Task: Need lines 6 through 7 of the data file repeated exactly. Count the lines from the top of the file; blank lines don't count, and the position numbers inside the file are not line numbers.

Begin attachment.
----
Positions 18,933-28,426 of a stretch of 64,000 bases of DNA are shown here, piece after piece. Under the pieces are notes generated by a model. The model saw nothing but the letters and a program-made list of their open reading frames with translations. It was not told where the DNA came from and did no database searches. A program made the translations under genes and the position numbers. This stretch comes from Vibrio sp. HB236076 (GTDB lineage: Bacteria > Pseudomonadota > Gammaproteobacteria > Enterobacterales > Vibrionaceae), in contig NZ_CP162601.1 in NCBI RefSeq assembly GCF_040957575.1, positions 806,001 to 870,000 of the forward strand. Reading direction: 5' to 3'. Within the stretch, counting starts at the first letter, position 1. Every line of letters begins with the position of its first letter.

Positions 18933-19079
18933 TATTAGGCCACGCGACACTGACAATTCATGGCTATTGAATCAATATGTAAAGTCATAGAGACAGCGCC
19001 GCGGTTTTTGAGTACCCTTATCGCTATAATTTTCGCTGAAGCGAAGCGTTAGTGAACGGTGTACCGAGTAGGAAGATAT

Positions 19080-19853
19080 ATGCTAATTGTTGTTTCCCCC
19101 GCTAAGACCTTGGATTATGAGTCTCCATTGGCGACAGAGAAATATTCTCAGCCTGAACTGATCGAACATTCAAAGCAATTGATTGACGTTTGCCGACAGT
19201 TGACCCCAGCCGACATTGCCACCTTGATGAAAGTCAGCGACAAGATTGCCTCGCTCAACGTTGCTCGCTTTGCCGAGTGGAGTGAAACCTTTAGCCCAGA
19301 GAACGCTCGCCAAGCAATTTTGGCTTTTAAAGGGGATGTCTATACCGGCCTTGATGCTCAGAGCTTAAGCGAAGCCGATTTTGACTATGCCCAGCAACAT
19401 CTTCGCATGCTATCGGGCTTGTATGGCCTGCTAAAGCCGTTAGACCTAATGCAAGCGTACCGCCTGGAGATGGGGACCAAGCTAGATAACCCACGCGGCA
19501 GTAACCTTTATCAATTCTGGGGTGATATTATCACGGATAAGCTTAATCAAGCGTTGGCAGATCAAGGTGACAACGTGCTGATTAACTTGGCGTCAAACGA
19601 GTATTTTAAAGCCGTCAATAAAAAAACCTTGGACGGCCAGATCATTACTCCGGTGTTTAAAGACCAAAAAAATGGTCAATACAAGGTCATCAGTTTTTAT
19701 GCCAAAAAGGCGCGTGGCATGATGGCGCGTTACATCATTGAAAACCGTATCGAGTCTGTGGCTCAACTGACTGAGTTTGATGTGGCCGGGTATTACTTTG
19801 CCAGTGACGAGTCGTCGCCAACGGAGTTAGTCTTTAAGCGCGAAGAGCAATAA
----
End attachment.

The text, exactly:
19080 ATGCTAATTGTTGTTTCCCCC
19101 GCTAAGACCTTGGATTATGAGTCTCCATTGGCGACAGAGAAATATTCTCAGCCTGAACTGATCGAACATTCAAAGCAATTGATTGACGTTTGCCGACAGT